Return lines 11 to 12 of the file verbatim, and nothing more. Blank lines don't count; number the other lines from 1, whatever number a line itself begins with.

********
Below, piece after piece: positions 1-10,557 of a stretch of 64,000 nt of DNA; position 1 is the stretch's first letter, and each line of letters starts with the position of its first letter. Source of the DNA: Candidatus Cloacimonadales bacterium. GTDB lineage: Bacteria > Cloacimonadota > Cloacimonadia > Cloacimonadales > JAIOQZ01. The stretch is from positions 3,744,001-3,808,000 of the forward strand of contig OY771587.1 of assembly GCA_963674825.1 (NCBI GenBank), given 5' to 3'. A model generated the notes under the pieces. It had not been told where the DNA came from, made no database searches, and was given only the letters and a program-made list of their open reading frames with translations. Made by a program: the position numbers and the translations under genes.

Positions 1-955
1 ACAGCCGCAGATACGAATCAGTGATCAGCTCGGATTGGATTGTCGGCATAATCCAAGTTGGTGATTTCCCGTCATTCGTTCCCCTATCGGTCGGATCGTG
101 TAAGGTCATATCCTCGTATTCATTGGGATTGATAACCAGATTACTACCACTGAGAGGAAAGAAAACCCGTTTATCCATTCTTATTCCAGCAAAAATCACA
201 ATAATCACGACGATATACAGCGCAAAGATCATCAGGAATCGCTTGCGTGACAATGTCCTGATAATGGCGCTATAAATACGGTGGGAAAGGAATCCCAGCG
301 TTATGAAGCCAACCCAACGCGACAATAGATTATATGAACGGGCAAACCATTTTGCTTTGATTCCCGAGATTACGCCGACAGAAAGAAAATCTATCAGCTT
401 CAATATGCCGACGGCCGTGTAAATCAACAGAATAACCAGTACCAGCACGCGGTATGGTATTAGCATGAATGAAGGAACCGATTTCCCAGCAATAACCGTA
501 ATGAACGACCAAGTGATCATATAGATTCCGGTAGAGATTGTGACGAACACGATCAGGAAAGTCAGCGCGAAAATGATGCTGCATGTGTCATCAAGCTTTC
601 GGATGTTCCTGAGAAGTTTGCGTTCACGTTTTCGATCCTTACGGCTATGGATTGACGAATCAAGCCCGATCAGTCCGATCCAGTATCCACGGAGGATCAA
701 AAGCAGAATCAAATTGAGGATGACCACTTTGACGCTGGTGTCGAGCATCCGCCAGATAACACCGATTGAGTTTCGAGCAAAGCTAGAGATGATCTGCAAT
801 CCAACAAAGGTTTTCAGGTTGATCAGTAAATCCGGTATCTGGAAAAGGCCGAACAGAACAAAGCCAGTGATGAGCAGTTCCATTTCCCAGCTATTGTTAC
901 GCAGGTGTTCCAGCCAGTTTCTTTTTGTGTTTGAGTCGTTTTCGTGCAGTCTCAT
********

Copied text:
801 CCAACAAAGGTTTTCAGGTTGATCAGTAAATCCGGTATCTGGAAAAGGCCGAACAGAACAAAGCCAGTGATGAGCAGTTCCATTTCCCAGCTATTGTTAC
901 GCAGGTGTTCCAGCCAGTTTCTTTTTGTGTTTGAGTCGTTTTCGTGCAGTCTCAT